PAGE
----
Both the quantity and the stress are unstable in the utterances of the same speaker.


3. Pronunciation of diphtongs. Of the standard variant of Slovak in toto the marked pronunciation of the i–element after labials and consonant r is characteristic: pjatok, vjem, vjacej, bjely, rjaditeľ. The marked hiatus j in foreign words can be considered a standard Slovak element as well: akcija, v televiziji, na gymnáziju, chémiju. In the East Slovak variety a reduction of i–semivowel after consonants ď, ť, ň, š and of u–semivowel was recorded in diphtongs: [ňe, vysvečeňe, pomož, pojďeme, guľočka, osma:k] as opposed to the literary ňie, vysvedčeňie, pomuož, puojďeme, guľuočka, uosmak. Sometimes in the same utterance there is an unstable pronunciation ňe/ňie. The tendency towards the reduction of semiwovels i and u occurs itself also in the Slovak variant but less considerably and mainly in frequent words, for example [možme] as opposed to the literary muožme.


4. Simplification of consonant groups. Consistent simplification of geminated consonants can be considered a standard Slovak phenomenon.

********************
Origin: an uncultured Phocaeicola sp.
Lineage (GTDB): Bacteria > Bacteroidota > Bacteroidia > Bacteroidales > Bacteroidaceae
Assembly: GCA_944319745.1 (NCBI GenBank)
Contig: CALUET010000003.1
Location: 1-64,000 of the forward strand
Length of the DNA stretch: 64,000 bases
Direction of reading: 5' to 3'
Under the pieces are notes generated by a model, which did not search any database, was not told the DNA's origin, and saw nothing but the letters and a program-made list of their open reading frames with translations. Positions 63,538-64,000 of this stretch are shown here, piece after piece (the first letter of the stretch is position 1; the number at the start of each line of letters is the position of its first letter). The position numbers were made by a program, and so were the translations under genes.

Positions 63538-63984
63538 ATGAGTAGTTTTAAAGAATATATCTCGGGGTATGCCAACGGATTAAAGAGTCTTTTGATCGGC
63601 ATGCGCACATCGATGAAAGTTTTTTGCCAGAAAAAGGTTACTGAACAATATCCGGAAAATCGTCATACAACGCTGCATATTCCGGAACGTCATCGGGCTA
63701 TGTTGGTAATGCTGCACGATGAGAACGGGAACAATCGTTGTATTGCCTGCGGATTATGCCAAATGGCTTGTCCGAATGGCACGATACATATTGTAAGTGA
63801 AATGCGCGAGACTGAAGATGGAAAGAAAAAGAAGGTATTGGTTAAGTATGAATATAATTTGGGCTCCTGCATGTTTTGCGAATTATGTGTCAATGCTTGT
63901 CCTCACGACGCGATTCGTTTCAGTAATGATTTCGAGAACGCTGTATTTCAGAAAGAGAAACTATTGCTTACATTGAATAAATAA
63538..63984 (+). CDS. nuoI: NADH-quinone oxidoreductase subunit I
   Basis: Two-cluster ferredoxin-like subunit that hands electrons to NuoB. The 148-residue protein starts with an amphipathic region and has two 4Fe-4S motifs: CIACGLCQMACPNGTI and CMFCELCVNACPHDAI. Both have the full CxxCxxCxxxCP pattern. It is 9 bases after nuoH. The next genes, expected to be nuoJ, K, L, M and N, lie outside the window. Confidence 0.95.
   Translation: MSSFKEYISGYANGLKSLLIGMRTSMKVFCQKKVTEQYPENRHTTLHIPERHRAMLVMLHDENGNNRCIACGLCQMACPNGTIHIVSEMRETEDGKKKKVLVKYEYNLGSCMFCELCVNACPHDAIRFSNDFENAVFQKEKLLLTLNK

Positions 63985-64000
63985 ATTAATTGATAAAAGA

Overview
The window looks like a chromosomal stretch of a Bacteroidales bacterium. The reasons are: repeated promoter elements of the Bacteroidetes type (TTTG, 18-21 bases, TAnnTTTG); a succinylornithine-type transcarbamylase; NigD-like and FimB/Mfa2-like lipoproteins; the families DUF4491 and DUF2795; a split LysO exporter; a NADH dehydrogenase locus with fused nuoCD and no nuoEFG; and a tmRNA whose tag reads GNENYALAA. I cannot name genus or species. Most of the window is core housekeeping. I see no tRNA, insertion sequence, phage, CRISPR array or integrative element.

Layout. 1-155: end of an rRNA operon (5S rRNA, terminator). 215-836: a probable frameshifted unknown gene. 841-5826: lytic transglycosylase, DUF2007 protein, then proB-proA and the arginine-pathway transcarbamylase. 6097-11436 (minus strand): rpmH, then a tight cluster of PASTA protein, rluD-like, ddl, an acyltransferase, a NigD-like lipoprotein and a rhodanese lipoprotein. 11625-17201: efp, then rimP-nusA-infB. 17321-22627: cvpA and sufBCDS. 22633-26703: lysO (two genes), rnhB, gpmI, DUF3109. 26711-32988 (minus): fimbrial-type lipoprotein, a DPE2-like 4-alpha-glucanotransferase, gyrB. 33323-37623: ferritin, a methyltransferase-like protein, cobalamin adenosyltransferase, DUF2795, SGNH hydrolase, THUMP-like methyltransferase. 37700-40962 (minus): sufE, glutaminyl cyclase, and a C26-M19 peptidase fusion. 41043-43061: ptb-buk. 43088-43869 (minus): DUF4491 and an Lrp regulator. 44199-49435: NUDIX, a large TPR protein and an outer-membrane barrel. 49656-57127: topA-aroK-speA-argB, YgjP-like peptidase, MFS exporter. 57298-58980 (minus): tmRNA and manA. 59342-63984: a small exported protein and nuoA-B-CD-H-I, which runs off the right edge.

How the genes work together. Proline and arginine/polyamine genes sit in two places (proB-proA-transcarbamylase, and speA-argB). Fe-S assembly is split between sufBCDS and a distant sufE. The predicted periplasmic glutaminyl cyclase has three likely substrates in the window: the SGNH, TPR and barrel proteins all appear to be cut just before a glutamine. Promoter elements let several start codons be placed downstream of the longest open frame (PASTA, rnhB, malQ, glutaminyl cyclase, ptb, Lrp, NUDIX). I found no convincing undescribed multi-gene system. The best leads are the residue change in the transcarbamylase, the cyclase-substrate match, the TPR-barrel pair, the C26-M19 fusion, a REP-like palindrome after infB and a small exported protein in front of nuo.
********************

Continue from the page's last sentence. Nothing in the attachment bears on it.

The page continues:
5. Pronunciation of the consonant group šť. In some utterances a contact dialectal pronunciation of the group occurs, that is pronunciation šč or pronunciation with more palatalized š and ť as š’, ť’. It is often unstable: ešťe/ešče, ščastlivý, opuščák, ruščina.


6. Pronunciation of preposition s before personal pronouns. The assimilation of the preposition s is considered to be a typical East Slovak pronunciation: [z nami, z vami, z ňou, zo mnou]. In the questionnaire we observed how the prepositions were pronounced. Non–assimilation of a preposition in connection with a personal pronoun of the type k vašim (as opposed to the literary g vašim) can be regarded a Slovak component of the standard. The pronunciation of the phrase so mnou like [zo mnou] and s vami as [s vami], s ním as [z ni:m], however, is rather a regional contact phenomenon.